As we just celebrated the national holiday of Thanksgiving, that features family and food, I thought of what we call in Lebanon “Thanksliving,” when you are happy just to be safe.
I am very thankful to be here, but am concerned about the lack of respect for one another, starting with our children.
Since family is the bedrock of our community, our state and our nation, we need to build strong foundations. Family is devoted to one another’s growth, maturity and development to become an engaged citizen. Family members serve and sacrifice for each other, and challenge us to be better, to work harder and to be our best.
I am concerned about our teenagers’ behavior in school. As many of you know, parenting is hard work. We have to be courageous and have the difficult discussions with our kids. We now need to talk about school safety, diversity, the potential dangers of the internet, bullying, the importance of good grades and good sportsmanship, gun safety, abstinence and the extreme dangers of addiction. And we need those conversations to be effective.
Our kids need to be reminded that our freedom isn’t free; it was fought for and it’s still being fought for. And they need to be reminded that the freedoms we enjoy come with responsibility. As parents, we must lead and not be intimidated by pushback from our adolescents. Because there will be pushback.
It’s a tough time to be a teenager. Our job as parents is also to listen, to sift through the jargon and hear what our kids are truly struggling with. Everyone has struggles. Mostly, people want to be heard, understood, accepted and loved.
This holiday season of peace and joy can turn into haste and waste. Let’s try to listen more, accept more and judge less.
Thanksliving, or developing a habit of gratitude, is a practice that can reap both emotional and physiological benefits. The results of a 10-week study on gratitude was published in 2015 by psychologists Dr. Robert Emmons of the University of California at Davis and Dr. Michael McCullough of the University of Miami. The researchers separated the participants into three groups, which journaled daily.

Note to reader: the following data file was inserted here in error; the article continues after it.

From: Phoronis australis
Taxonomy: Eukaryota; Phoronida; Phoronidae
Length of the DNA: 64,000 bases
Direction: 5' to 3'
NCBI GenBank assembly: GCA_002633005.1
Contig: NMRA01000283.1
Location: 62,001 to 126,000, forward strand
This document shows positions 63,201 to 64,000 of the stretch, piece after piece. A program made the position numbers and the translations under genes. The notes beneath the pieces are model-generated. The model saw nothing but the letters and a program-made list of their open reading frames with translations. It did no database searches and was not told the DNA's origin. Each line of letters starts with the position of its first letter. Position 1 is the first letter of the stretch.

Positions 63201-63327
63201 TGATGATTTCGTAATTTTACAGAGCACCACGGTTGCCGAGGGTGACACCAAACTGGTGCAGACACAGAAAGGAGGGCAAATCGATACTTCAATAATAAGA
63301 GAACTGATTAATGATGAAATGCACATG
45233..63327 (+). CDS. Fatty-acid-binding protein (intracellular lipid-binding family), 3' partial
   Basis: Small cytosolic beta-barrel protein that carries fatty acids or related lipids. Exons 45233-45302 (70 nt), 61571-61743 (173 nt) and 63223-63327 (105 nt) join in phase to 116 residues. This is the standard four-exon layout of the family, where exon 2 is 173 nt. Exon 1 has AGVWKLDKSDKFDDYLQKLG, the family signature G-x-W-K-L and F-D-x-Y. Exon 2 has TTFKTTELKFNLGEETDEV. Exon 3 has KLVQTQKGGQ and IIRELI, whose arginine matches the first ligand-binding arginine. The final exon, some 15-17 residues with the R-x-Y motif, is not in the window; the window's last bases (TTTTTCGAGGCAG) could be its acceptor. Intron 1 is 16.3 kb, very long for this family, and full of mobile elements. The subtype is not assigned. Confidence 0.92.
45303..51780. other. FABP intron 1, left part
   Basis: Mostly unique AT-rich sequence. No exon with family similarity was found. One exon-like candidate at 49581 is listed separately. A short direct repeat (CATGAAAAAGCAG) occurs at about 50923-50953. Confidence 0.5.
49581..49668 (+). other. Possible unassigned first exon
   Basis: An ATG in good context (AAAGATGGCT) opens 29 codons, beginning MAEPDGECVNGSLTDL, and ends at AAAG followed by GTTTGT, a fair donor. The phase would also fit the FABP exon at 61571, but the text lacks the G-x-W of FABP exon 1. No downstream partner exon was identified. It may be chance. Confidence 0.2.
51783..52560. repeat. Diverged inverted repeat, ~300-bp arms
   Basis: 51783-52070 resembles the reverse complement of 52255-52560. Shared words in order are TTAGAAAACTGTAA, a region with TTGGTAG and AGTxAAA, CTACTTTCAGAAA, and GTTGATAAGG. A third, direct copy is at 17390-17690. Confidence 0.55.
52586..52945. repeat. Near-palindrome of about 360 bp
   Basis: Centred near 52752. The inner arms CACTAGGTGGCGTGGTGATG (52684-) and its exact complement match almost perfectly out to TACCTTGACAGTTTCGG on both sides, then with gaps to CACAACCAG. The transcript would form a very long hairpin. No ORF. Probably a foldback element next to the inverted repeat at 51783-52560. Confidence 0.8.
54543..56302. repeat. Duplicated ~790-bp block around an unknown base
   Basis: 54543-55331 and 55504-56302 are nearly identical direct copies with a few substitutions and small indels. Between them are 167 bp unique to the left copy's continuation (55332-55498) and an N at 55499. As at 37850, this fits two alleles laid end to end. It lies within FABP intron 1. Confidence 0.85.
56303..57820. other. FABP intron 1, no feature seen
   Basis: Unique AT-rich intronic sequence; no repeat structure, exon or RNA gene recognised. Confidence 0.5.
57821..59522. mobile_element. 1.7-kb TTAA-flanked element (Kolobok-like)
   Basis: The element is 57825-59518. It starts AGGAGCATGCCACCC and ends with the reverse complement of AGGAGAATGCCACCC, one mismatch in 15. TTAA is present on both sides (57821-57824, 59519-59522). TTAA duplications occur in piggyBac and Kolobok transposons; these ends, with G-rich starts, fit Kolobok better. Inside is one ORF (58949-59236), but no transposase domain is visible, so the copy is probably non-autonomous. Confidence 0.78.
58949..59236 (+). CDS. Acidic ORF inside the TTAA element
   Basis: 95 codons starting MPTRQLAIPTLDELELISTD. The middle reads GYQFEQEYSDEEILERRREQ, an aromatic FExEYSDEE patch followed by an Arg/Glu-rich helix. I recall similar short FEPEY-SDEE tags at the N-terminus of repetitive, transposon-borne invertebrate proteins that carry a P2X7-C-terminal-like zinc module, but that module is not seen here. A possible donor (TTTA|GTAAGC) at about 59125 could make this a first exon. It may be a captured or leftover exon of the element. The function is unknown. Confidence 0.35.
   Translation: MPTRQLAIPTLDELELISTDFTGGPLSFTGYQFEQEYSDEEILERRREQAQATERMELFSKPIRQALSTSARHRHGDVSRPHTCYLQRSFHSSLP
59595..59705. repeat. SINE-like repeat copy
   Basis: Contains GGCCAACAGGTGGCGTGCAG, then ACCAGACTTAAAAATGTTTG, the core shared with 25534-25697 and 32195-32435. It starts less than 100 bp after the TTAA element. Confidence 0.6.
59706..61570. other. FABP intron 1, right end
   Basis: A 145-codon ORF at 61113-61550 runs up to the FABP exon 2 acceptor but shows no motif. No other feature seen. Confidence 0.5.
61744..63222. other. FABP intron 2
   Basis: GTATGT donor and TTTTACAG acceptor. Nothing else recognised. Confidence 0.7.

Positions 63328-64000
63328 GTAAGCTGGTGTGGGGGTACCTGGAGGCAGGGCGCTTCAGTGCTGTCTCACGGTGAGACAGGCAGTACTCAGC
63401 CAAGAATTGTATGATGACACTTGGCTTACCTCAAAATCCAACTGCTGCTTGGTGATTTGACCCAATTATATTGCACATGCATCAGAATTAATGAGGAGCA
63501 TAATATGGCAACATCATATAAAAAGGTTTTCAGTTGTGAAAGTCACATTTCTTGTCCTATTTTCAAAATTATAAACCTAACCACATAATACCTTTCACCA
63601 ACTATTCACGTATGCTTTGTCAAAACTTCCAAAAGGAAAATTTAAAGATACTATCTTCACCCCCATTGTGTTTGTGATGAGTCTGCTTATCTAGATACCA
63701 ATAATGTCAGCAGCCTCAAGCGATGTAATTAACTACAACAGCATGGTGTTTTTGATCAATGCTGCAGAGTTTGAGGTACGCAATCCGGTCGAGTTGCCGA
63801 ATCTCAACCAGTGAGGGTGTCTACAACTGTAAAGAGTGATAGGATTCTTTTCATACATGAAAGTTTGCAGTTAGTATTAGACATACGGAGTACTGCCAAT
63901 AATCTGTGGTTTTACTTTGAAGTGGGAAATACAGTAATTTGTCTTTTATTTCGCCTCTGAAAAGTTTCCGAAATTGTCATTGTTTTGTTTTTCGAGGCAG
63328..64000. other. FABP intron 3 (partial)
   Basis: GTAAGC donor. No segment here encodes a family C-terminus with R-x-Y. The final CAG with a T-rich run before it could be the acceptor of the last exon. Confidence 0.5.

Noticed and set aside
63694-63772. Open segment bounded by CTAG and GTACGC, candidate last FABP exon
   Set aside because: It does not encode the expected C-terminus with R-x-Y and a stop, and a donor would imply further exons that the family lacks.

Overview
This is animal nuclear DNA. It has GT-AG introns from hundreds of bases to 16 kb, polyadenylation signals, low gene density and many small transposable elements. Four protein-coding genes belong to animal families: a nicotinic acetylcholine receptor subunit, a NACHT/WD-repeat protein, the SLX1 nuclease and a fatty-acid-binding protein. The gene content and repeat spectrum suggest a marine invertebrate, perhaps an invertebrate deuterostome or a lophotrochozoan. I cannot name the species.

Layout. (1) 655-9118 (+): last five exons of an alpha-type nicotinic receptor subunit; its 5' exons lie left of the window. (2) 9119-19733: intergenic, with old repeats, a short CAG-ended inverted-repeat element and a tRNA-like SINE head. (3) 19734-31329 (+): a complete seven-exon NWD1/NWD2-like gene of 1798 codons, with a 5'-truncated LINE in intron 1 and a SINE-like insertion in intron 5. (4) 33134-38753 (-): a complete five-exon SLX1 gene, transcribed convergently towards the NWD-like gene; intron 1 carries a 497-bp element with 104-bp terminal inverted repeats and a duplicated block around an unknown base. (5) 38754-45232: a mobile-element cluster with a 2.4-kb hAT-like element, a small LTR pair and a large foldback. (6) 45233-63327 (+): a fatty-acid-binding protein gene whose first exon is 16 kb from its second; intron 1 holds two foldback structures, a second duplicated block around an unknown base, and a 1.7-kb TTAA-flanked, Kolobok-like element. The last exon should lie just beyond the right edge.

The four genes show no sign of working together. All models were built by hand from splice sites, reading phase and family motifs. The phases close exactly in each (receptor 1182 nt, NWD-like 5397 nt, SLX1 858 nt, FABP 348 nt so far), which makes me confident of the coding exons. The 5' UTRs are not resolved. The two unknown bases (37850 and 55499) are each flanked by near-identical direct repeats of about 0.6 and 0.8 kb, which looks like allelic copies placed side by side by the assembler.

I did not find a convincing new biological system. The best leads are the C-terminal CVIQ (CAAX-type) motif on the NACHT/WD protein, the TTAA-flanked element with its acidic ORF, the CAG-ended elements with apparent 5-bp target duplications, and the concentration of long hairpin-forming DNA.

The first group wrote on experiences for which they were thankful; the second on experiences that displeased or irritated them; and the last group wrote daily of events with no emphasis on either positive or negative emotional attachment. The results showed that if people spent time daily thinking of things they were thankful for and even writing these items down, they typically felt more positive about their lives, were more physically active, and reported fewer visits to a doctor than people in the group who wrote only about the negative aspects of their experiences. As parents, we try to model thankfulness and teach its value, so it’s good to find that science backs this up.
I trust you had a great Thanksgiving day with family and friends. Historians tell us this tradition harkens back to the first Thanksgiving celebrated in the New World at harvest time in 1621. Edward Winslow, who was there, recounted that there were 90 Native Americans and 53 pilgrims dining together. I suspect that at that first thankful feast, instead of celebrating their differences, the men and women laid these aside and appreciated the bounty from above and the goodness of friendship, peace and family.
Once again, thank you for giving me the honor of representing you in the General Assembly. I am energized as I anticipate the 2020 session and the issues we will tackle. I assure you that I will continue to look for common ground while upholding conservative values.